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u.s. election 2016

After a year of campaigning and four days of the Republican Convention, Donald Trump's acceptance speech – the big, or huge, huge oration – was not so different from what the man said back at the Iowa caucus when the year we live in was new and fresh.

Not much new or fresh about his pitch. The point of the acceptance speech was, obviously, to use the massive platform of TV and reach beyond the adoring crowd in the room to touch the millions of mildly curious or unconvinced voters, with a convincing message.

The message, delivered in the now familiar style of vainglorious boasting that has got him this far, was this: I'm gonna make you safe. You're worried? I'm gonna fix that. You trust me and I'll take care of these punks and palookas. That makes me the person capable of running a country. The appeal is anchored in what is presented as brutal common-sense logic and disdain for irrelevancies like policy. What was odd about the moment, the theatre of it and the speech, was the lack of vision beyond the threat – and it sounded distinctly like a threat – that the return of law and order would make everything great again. The United States would simply rise up, like one of the many phallic towers he has built. (The ones "record-setting in their height" said his daughter Ivanka, no less.) And therefore there would be prosperity and security again. The ins-and-outs of that the viewers had to intuit for themselves.

Trump is obviously an emanation of the culture forged by reality TV. But there's a perverse twist.

Eight years ago when Sarah Palin, the self-styled hockey mom from Alaska, made a defining speech at the Republican National Convention, the point was to heighten her realness. The torque that drove so much of the popularity of reality TV was the plausible belief that ordinary people, with all their messy baggage and lack of sophistication, were more authentically American than the fictional doctors, lawyers and detectives, or the real but highly polished politicians, seen on TV. On TV, trashy lumpen proles were transfixing and undeniably authentic. Every hit reality show proved that.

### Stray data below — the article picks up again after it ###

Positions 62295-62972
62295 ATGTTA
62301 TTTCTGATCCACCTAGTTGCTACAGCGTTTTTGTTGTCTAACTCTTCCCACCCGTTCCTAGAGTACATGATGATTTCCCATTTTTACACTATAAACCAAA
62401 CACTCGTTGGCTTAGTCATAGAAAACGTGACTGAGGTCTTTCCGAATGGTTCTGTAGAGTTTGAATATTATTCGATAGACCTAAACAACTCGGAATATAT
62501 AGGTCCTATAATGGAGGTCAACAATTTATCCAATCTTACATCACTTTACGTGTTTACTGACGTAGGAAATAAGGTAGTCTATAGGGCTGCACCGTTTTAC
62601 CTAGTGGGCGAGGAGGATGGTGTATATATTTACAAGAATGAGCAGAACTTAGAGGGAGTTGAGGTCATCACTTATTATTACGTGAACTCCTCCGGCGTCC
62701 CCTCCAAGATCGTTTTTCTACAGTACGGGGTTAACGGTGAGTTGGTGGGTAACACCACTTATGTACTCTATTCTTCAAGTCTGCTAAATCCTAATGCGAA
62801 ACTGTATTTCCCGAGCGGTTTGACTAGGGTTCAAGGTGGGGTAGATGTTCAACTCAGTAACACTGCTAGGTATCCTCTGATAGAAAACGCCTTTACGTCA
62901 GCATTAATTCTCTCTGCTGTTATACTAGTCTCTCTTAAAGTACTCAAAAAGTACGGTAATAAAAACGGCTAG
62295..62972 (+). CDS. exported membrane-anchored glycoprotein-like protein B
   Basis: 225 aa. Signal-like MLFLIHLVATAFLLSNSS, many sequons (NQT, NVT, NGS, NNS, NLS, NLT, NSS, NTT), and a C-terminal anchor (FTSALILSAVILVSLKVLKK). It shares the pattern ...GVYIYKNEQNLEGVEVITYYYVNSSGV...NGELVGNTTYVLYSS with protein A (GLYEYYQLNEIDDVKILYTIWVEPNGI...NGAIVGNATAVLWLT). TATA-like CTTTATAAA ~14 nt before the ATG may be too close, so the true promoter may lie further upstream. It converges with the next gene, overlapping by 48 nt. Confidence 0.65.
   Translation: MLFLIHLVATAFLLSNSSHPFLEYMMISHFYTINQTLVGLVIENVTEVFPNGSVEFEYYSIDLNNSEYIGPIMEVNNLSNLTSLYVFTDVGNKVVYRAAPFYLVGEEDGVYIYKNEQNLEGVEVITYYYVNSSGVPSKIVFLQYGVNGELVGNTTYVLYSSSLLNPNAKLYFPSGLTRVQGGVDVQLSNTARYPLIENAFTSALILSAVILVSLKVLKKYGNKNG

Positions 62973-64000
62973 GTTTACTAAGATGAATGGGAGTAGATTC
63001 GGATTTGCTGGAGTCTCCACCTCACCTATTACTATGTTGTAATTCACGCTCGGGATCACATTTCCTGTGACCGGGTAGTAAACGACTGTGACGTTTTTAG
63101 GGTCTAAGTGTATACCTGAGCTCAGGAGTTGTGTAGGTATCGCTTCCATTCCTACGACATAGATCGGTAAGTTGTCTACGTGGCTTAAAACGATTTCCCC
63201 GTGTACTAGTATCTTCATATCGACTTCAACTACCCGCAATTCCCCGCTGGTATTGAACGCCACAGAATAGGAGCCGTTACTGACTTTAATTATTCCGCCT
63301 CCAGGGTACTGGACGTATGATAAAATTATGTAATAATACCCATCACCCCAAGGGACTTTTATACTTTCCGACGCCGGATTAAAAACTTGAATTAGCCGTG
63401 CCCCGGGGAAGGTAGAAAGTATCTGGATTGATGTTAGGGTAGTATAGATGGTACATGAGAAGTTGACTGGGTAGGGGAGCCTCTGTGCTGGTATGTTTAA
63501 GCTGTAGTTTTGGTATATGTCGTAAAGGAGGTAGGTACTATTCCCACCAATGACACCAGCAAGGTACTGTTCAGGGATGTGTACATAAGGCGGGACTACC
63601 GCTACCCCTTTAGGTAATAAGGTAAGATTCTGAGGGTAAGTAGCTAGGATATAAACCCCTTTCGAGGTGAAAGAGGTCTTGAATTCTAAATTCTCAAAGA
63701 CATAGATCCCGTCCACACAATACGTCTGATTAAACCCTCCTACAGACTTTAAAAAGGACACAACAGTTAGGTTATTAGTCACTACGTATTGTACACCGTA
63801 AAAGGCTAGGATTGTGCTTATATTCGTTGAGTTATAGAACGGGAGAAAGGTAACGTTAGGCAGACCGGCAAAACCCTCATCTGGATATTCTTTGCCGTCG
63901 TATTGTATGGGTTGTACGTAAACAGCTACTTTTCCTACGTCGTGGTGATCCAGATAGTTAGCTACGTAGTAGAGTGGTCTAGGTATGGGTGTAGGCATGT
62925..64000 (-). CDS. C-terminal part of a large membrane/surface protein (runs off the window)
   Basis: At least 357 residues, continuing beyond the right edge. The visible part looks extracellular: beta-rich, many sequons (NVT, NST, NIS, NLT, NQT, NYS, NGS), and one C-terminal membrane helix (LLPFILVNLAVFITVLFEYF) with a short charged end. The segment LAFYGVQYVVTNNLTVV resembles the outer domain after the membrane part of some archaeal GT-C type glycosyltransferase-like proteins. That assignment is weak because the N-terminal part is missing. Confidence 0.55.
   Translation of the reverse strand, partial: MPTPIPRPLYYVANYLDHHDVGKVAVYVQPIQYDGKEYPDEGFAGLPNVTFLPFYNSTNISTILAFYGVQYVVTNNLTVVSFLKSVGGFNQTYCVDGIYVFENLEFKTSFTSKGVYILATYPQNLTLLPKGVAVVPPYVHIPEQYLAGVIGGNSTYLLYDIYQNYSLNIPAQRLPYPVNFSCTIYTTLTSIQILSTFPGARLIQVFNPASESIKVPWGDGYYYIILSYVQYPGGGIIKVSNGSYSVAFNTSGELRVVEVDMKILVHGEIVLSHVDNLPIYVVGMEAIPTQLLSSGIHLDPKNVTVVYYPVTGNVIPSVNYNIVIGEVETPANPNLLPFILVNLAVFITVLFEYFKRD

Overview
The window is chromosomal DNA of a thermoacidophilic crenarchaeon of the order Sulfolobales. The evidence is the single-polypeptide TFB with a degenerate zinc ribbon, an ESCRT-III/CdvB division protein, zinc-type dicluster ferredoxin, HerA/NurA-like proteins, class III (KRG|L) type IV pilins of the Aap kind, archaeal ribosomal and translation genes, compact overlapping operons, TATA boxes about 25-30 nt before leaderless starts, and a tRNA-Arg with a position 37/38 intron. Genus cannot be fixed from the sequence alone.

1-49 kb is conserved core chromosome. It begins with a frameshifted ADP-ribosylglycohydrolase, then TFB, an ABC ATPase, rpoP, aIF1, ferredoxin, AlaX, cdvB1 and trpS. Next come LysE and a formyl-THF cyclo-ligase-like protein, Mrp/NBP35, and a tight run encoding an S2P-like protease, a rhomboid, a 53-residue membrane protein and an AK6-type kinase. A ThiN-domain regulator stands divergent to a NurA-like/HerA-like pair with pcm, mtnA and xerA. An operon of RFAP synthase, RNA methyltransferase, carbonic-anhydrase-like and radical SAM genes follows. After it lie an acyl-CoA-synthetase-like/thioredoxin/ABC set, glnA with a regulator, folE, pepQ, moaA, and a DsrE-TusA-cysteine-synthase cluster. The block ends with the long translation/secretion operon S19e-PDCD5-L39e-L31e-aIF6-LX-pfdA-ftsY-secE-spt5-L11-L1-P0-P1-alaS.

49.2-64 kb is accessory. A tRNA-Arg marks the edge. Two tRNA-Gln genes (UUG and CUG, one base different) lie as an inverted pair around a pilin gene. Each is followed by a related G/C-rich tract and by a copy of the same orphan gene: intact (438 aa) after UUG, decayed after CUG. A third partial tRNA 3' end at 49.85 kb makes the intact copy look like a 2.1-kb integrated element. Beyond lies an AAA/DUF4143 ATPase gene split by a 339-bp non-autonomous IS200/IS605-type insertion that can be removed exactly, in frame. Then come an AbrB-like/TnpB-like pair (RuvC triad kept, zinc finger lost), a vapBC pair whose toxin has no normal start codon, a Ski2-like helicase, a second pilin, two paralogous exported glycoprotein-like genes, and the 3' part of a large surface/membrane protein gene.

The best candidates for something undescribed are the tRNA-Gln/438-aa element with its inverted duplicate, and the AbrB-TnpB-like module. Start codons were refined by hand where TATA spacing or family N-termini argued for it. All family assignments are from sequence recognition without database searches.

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Palin ended up being an over-reach in the strategy to use the reality-TV meme to define a politician as authentic. She had charisma and impact but her ineptitude was embarrassing. Trump is the apotheosis of the phenomenon. He acknowledges no weakness and knows no shame, like the most hypnotic of reality TV stars. But he has the added ingredients of great wealth and built-in fame. He has familiarity, he's already a brand and the brand's message, long shouted, is this: Everything Trump is awesome.

It's not that television has been used by Donald Trump to succeed in politics. TV has used him. He looks ridiculous on TV. His manner of speech is not merely lacking in gravity; it is juvenile and brimming with puerile pretension. He has the vocabulary of a 12-year-old. Yet, he's been there in the public glare forever and it seems like nothing can kill him off. Not bankruptcy or disgrace, or having his show cancelled. Nothing.

Besides, those boasting buffoons on those ordinary reality shows are mere amateurs in his arena. Trump is the biggest boaster in the history of the whole world ever. And he'd probably thank you for that compliment. That's how he presents on TV – mesmerizing in his grandiosity. He and his family are the Manhattan-elite version of the Alaskan hillbillies that Palin and her family presented as. And the Trump phenomenon will expire too. Trump's ace is the bigness of the bragging and his weakness is the inability to recognize the inevitable disdain of those viewers and voters who tire of reality TV buffoons and turn away.

And TV isn't Trump's medium, really. Not in the long term. There is too much of the menacing thug about his body language, demeanour and tone. Twitter is his ideal medium, with its freedom for snark and mischief. It's an unserious medium. Television will always reveal the skull beneath the skin and will tire of the same pretension over and over.

As a finish to the Republican convention, Thursday night's speech and what surrounded it was anti-climactic. More Trump children praising dad. A friend and colleague claiming that Trump has time for the little guy. There were times during the convention when it seemed the Trump campaign was being run by a gaggle of interns running around with their hair on fire. It all ended as expected and necessary, though. Just like the Iowa caucus events, it was about boasting and law and order, and terrorists. A new script is needed. It's unlikely Trump and his gaggle, and family, have it in them, in the long run to November. The act looks tired. That's TV fame for you.